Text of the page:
Source: Greg Marx, "What the Fact-Checkers Get Wrong", Columbia Journalism Review, 1/5/2012
Q: I am having difficulty in categorizing one logical fallacy that has come up this fall, and would appreciate your thoughts. When Warren Buffett indicated that he thinks that the rich should bear a heavier portion of the tax burden, many commentators then issued a rebuttal along the lines of, "Well, Mr. Buffett can go ahead and just write a larger check to the IRS," without ever discussing the merits of Mr. Buffett's arguments.
Lately, I've been studying up on "tu quoque", but I don't think it applies here. "Tu quoque" relies on the protagonist (Buffett) in having a (damaging) relationship or involvement with something related to the protagonist's charge, a slight alteration to "unclean hands doctrine". Here, the potential association with the point of discussion is not necessarily a damaging association. To be sure, if Mr. Buffett did write a check it is not in any way damaging to his argument.
How would you classify the dismissal of Mr. Buffett's argument? Maybe it really isn't a logical fallacy, but a dismissive way to move past the topic, treating the argument as if it is not even worth discussing.―Don Shennum
A: This is a complicated question and depends upon the context. If someone simply criticizes Buffett as a hypocrite for not living up to his stated principle, that's no fallacy. Since it's not a logical question, I'll leave it to others to decide how strong such a criticism is.
However, if the context of the attack on Buffett is a criticism of "the Buffett tax", then that is a type of ad hominem argument. I agree with you that it's not a tu quoque―though that is also a type of ad hominem―for the reasons that you give. It's an attack on a prominent advocate of the tax rather than on the tax itself, which makes it ad hominem, but not all ad hominem attacks are fallacious.
However, in this case, Buffett's possible hypocrisy seems irrelevant to the tax issue, as he may well be a hypocrite and the tax still a good idea. If anything, Buffett's hypocrisy may be some evidence in favor of a tax, since it suggests that rich people probably won't contribute money voluntarily. Thus, if we decided that it's necessary to raise more money for the government from the rich, a tax might be the only way to do it.
Therefore, I think the fallacy that you're looking for is argumentum ad hominem.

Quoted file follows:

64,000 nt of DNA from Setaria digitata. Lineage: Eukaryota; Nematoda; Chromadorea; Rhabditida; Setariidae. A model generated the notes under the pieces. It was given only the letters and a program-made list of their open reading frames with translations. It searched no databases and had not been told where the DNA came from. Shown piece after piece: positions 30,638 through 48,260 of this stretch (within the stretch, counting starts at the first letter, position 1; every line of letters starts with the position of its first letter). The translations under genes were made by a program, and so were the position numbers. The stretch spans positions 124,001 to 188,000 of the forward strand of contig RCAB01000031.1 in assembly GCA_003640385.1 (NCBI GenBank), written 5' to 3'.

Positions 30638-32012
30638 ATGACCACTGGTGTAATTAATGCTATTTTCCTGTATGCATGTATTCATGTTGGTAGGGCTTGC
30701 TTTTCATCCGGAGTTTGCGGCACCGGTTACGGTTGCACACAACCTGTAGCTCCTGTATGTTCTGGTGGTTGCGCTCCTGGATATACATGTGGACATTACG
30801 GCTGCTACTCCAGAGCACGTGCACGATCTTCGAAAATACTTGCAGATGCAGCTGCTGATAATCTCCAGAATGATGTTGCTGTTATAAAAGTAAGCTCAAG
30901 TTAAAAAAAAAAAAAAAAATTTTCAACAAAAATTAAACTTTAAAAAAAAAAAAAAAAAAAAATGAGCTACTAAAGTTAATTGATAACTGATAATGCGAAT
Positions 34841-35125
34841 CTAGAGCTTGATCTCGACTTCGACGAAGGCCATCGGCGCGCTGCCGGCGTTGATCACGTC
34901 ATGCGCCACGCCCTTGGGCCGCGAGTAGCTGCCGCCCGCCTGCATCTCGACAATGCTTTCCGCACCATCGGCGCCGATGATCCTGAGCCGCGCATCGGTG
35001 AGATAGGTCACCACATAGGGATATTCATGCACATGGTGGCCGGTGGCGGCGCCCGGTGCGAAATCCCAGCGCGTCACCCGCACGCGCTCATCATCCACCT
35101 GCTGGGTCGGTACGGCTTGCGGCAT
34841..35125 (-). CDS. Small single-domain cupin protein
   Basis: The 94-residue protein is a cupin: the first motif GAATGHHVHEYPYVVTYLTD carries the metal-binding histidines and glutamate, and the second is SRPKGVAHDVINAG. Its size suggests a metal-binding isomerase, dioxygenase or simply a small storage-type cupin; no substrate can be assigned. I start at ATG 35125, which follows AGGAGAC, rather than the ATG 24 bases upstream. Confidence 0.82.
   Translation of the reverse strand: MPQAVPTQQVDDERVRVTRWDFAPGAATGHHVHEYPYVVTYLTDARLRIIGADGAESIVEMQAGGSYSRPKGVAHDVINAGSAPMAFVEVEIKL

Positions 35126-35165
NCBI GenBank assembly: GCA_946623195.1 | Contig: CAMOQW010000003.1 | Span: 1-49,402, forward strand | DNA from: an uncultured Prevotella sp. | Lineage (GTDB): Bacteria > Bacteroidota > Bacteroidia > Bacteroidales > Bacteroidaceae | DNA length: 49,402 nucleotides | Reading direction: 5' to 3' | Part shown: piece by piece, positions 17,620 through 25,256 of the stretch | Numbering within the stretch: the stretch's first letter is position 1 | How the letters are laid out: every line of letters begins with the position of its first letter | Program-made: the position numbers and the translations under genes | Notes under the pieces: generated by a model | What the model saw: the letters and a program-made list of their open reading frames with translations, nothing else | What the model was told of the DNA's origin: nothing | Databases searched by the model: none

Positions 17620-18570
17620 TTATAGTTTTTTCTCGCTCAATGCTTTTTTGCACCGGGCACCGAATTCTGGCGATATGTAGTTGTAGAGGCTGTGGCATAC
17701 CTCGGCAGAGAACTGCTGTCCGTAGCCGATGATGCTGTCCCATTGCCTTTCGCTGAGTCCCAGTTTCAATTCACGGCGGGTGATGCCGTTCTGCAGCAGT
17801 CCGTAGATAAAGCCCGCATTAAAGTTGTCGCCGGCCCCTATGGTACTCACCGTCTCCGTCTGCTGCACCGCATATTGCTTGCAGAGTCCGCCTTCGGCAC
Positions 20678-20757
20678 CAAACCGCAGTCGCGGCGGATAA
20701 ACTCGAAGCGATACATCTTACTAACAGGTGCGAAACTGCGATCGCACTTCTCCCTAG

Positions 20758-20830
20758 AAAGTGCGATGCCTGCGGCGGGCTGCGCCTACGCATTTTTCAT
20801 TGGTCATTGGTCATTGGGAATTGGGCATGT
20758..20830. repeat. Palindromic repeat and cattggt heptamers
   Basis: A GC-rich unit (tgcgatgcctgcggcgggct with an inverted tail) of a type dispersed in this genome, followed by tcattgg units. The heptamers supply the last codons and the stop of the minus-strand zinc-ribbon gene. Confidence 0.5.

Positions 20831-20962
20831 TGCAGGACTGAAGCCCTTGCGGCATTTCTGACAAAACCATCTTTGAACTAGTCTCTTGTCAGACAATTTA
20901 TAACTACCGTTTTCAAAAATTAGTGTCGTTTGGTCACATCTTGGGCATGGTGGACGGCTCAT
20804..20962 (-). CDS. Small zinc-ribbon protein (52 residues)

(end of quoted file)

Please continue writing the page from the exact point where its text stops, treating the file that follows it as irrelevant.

Here are some recent headlines:
Romney Leads in Iowa Poll as Santorum Gains Before State Caucus
Iowa Poll: Romney leads Paul; Santorum surges
Reporters like to cover polls as if they were horse races because races are more dramatic than dull numbers. According to the current coverage, Romney is in the lead as the field rounds the final turn heading towards the Iowa caucus, Paul is running a close second, and Santorum is pulling up on the outside. If a political campaign is like a horse race, then it's a horse race on a foggy morning when you can only catch occasional glimpses of the horses through the fog, and often can't tell which is ahead.
The results of the poll have Romney at 24%, Paul with 22%, Santorum at 15%, and the rest straggling behind. However, the sample for this state poll was smaller than is usual for national polls, so that the margin of error is a larger-than-usual four percentage points. As a result, Romney and Paul are really too close to call.
The claim that Santorum is gaining is based on the last two days of the poll which had Romney still at 24%, but Santorum taking second place at 21%, and Paul falling to 18%. However, since this is based on only half of the poll's total sample, the margin of error is an even higher 5.6 percentage points. So, it's possible that Santorum's swapping of places with Paul is just the result of chance rather than a supposed "surge". In any case, we'll soon find out, as the caucus is Tuesday.
- John McCormick & Kristin Jensen, "Romney Leads in Iowa Poll as Santorum Gains Before State Caucus", Bloomberg Businessweek, 1/1/2012
- Des Moines Register, "Iowa Poll: Romney leads Paul; Santorum surges", USA Today, 12/31/2011
Resource: How to Read a Poll
Update (1/2/2012): Slate has a cute little animation showing the Iowa polls as a horse race. Unfortunately, there's no fog.
Source: Will Oremus, "The Iowa Horse Race", Slate, 1/2/2012
Update (1/4/2012): It appears that the Santorum surge was real, as Romney won the caucus by only eight votes, and both had 24.6% of the votes cast, while Paul came in third with 21%. Except for Santorum, this is very close to the poll results discussed above.
Source: Jeff Zeleny, "Romney Wins Iowa Caucus by 8 Votes", The New York Times, 1/3/2012